Howlin’ Whale proudly presenting the visuals for, ‘Rat’
The muck, mire, and solitude of a bog make it a hell of a spot to get permanently stained by the Blues. It lives, it breathes, and it’s the perfect hideout for those looking deep inside the soul. Life and love of music began for harmonica player, composer, and vocalist Howlin’ Whale in the elusive, old-growth marshlands of New England. Around 2011, she began honing the psychedelic harmonica style she calls “bog,” inspired by the sounds of that wild world. With unrelenting wanderlust, her travels landed her in LA, where she lent her harmonica skills to locals Sea At Last on their album Atlas. She co-wrote “Castle” with them, which premiered on KCRW’s Morning Becomes Eclectic. The band’s label GYPSYPOP RECORDS took notice of the textures and soul she wrung out of her harp, and she soon went to work on her debut EP, Many Lives. “Rat” is Many Lives‘ first single – and it’s a powerful introduction to Howlin’ Whale.
Time spent among tree trunks and train tracks changes the wanderer forever. A sixth sense emerges that rings the alarm when something’s a little off; it’s not paranoia when you’re right, and it’s a superpower when you know what to do about it. With lives at stake, “Rat” makes a furious call for spiritual assistance in the banishment of treacherous forces from a community under attack. Howlin’ Whale spits foreboding rhymes with a primal, fierce flow over her electrified 5-piece’s snake-slither roadhouse Rock and Blues. She demands answers to a KRS-One-style hypothetical: “What do you do when there’s a rat in our midst?” “Rat” becomes an incantation, invoking a spirit of righteous fury who answers with the ferocity of a cat about to catch its next meal. Reggae rhythms, wailing six-string leads, animalistic harmonica blasts and a seriously ominous groove drive home a story that does not end well for the rat, should it fail to heed this final warning.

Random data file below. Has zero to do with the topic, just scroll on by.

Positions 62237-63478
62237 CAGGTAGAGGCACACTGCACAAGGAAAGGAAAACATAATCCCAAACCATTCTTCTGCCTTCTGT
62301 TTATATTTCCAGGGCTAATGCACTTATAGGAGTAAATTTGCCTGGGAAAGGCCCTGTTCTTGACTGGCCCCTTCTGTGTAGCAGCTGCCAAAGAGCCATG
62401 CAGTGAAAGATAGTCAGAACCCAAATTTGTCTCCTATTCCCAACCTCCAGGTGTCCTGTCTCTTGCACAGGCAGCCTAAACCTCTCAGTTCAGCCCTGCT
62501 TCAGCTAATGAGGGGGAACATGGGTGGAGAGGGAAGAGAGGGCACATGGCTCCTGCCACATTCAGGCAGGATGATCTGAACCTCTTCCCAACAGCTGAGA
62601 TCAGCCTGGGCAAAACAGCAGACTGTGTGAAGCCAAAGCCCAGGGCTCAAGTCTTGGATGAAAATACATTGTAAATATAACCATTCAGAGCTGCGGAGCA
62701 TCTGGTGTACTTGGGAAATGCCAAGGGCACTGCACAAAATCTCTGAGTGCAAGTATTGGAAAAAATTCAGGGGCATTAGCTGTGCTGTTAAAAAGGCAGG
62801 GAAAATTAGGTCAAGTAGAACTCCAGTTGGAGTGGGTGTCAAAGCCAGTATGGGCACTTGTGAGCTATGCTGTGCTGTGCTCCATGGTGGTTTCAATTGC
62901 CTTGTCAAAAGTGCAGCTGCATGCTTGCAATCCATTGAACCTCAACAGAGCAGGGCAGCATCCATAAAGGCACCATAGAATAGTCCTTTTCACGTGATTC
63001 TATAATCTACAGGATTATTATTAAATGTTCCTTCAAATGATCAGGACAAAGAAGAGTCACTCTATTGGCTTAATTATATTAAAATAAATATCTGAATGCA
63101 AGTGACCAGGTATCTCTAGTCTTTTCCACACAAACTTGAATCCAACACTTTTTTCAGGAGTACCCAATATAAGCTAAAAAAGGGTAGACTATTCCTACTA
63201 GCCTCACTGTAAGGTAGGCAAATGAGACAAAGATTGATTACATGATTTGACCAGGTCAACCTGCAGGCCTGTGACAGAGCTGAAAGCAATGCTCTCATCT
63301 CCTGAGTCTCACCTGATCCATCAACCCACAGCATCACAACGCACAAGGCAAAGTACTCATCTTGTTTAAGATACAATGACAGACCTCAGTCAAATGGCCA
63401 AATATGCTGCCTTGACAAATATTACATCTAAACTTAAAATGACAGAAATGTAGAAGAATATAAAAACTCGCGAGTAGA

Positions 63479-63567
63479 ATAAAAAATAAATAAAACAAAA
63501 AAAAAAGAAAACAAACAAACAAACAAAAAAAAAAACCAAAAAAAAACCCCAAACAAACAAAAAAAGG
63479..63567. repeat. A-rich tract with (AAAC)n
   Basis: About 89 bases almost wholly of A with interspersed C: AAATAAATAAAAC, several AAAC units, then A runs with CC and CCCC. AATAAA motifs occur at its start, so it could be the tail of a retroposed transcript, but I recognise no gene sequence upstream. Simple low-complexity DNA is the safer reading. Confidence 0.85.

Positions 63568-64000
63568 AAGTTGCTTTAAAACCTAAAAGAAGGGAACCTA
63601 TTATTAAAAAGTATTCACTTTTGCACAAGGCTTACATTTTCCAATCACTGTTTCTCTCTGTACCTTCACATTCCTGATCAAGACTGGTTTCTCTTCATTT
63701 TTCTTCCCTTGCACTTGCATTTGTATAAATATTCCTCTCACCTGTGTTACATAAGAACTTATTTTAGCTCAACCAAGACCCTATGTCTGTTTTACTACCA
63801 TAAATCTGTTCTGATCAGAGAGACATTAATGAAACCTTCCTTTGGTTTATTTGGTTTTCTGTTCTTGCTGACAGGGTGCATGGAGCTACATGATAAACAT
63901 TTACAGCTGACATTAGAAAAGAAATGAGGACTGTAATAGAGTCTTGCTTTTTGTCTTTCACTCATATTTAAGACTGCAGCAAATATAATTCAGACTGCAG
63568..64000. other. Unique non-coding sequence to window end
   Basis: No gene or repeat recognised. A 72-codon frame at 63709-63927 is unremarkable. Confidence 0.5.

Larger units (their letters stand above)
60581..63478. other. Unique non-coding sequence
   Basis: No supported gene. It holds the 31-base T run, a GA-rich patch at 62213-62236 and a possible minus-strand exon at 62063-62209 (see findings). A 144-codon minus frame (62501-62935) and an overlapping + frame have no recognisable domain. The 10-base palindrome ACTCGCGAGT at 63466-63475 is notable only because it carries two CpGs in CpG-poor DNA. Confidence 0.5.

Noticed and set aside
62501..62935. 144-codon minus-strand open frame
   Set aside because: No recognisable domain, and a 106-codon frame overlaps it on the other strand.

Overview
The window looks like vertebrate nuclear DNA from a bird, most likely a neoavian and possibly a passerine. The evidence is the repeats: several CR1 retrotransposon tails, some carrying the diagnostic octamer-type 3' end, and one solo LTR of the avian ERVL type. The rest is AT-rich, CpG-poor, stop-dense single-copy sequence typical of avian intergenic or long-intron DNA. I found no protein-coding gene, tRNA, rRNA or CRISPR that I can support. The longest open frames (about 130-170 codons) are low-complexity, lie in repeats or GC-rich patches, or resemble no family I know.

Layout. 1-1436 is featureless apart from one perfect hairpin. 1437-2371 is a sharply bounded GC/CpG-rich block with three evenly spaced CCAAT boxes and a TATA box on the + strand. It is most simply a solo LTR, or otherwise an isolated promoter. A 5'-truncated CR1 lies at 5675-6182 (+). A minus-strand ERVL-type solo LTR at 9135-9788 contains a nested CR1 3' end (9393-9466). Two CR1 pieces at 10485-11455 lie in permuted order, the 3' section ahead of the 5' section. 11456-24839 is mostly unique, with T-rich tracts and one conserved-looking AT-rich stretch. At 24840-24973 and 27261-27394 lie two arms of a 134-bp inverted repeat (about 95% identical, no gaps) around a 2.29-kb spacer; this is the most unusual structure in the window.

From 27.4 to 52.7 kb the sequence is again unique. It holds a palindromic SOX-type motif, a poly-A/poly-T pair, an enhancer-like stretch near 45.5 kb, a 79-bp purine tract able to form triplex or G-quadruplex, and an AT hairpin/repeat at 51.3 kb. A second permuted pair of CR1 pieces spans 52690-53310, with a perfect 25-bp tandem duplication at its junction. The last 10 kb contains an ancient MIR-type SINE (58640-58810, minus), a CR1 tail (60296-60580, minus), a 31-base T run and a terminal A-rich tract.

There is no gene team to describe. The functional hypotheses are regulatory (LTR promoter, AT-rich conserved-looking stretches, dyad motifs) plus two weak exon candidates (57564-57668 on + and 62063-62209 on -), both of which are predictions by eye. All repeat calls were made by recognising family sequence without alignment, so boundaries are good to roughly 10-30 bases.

Howlin’ Whale and her band, Fire Mist, Kavika G, M.Cat Spoony, and Tyler Hammond, run through “Rat” in the claustrophobic confines of a small, dimly-lit room. Director Immanuel Otto shoots from the point of view of someone front and center, taking it all in. Are we seeing things through the bloodshot eyes of a regular at a juke joint that has plenty of liquor but no license? Or are these the final moments of our rat, as it looks frantically from member to member, suddenly eager to flee? No matter, because right now, Howlin’ Whale is in the house, and they’re cleaning up. They duck, swing, lunge and sway under a menacing, psychedelic spell of their own making. It’s all filtered through a black and white haze, as if Howlin’ Whale is reminding us that while she’s put many miles between her and the woods, that true-to-her-roots grime is never coming off.